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DPP (Cth) v Masange and Kachunga
30 August 2017
The Court of Appeal today allowed an appeal by the Commonwealth Director of Public Prosecutions (‘CDPP’) against the sentence imposed on Kiza Masange. In an exercise of the Court’s residual discretion, the Court dismissed a related appeal against the sentence imposed on Gilbert Kachunga.
Masange was charged with a number of drug-related offences including a rolled up charge of importing a commercial quantity (‘CQ’) of a border controlled drug (methamphetamine and cocaine). This involved 10 importations, primarily of methamphetamine (amounting to 3.2 times a CQ with an estimated retail value of $2.025 – $2.7 million). On this charge, he was initially sentenced to seven years’ imprisonment.
Kachunga was also charged with drug-related offences including a charge of attempted possession of a marketable quantity of methamphetamine, amounting to two-thirds of the CQ, and one charge of CQ possession of the same drug (amounting to 3.73 times a CQ with an estimated retail value of $2.1 – $2.8 million). He was initially sentenced to two years’ imprisonment and four years and six months’ imprisonment respectively.
After reviewing comparable cases, the Court unanimously concluded that both sentences were not reasonably open in all the circumstances and, consequently, were manifestly inadequate.
The Court considered whether it ought to exercise its residual discretion to dismiss the Director’s appeal. Such a discretion exists where the Director has failed to assist the court to avoid appealable error. The respondents contended that the prosecutor failed to take issue with critical defence submissions and had therefore contributed to the sentencing error.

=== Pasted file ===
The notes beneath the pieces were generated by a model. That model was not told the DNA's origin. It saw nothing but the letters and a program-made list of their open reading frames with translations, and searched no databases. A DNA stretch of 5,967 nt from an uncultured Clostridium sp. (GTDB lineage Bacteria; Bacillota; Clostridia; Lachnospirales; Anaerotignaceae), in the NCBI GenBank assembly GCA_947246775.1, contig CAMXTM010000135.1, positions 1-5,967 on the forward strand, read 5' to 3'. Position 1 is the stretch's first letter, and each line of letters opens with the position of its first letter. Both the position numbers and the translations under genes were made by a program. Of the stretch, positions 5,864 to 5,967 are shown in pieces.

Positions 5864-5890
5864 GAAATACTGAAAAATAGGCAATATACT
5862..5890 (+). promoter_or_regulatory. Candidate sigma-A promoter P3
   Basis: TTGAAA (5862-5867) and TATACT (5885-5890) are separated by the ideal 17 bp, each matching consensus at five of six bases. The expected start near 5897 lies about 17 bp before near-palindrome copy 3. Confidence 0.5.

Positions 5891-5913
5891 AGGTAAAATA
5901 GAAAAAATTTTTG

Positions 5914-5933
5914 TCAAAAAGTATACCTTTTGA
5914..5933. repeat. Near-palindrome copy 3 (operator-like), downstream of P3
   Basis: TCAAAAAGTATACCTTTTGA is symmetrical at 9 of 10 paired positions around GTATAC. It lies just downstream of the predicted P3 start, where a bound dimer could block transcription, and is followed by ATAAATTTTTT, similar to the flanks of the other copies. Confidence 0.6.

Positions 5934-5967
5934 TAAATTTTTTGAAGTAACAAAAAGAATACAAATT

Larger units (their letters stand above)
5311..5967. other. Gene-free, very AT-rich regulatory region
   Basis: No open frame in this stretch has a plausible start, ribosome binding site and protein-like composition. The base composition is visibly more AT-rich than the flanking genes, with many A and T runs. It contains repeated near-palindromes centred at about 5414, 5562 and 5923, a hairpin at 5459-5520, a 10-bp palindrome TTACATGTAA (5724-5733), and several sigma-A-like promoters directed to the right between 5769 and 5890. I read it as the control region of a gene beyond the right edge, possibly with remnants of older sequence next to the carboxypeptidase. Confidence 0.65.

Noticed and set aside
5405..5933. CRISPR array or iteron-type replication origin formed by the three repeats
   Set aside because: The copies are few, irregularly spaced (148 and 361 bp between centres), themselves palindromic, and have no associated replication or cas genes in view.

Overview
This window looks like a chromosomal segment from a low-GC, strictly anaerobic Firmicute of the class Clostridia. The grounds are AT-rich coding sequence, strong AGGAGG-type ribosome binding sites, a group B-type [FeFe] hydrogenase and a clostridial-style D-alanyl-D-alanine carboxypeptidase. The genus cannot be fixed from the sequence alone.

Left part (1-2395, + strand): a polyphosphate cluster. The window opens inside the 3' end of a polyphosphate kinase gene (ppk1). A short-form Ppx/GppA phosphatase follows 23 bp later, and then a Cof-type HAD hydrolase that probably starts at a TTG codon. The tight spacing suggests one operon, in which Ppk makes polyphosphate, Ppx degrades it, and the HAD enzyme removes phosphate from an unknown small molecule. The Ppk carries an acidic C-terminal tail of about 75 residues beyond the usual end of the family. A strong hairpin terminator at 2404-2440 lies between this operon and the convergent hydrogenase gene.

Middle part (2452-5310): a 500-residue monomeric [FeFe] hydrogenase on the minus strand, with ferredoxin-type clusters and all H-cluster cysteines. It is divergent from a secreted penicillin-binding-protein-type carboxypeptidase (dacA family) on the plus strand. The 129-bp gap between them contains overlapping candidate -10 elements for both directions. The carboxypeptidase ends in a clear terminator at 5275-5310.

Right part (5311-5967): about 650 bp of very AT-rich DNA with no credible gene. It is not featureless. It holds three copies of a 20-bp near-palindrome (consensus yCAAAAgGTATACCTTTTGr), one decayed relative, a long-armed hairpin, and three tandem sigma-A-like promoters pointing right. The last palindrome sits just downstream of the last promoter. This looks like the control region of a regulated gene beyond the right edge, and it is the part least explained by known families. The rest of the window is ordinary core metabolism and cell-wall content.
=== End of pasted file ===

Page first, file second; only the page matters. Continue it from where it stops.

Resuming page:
The Court was critical of the level of assistance provided to the sentencing judge but, by majority (President Maxwell and Justice Redlich), declined to exercise its residual discretion on that basis. Their Honours did not consider that the defence submission required a response from the prosecutor and that the prosecutor’s silence could not have been interpreted as a concession. Conversely, Justice Beale would have exercised the Court’s residual discretion, declining to interfere on the basis of inadequate assistance having been given to the sentencing judge in relation to current sentencing practices and a failure to take issue with critical defence submissions.
A further factor relevant to the exercise of residual discretion was identified in the case of Kachunga. He had been released on parole prior to the delivery of judgment and had taken significant steps towards his rehabilitation in the community. President Maxwell and Justice Redlich agreed that in the circumstances returning the applicant to custody would work a serious injustice and that, consequently, this was a proper case for the exercise of the residual discretion to dismiss the appeal.
Masange was resentenced to a total effective sentence of nine years and six months’ imprisonment with a non-parole period of six years. Had it not been for the constraint of parity, which arose because of the exercise of residual discretion in respect of the Kachunga appeal, President Maxwell and Justice Redlich would have resentenced Masange to a total effective sentence of 11 years and six months’ imprisonment, with a non-parole period of seven years.
NOTE: This summary is necessarily incomplete. It is not intended as a substitute for the Court’s reasons or to be used in any later consideration of the Court’s reasons. The only authoritative pronouncement of the Court’s reasons and conclusions is that contained in the published reasons for judgment.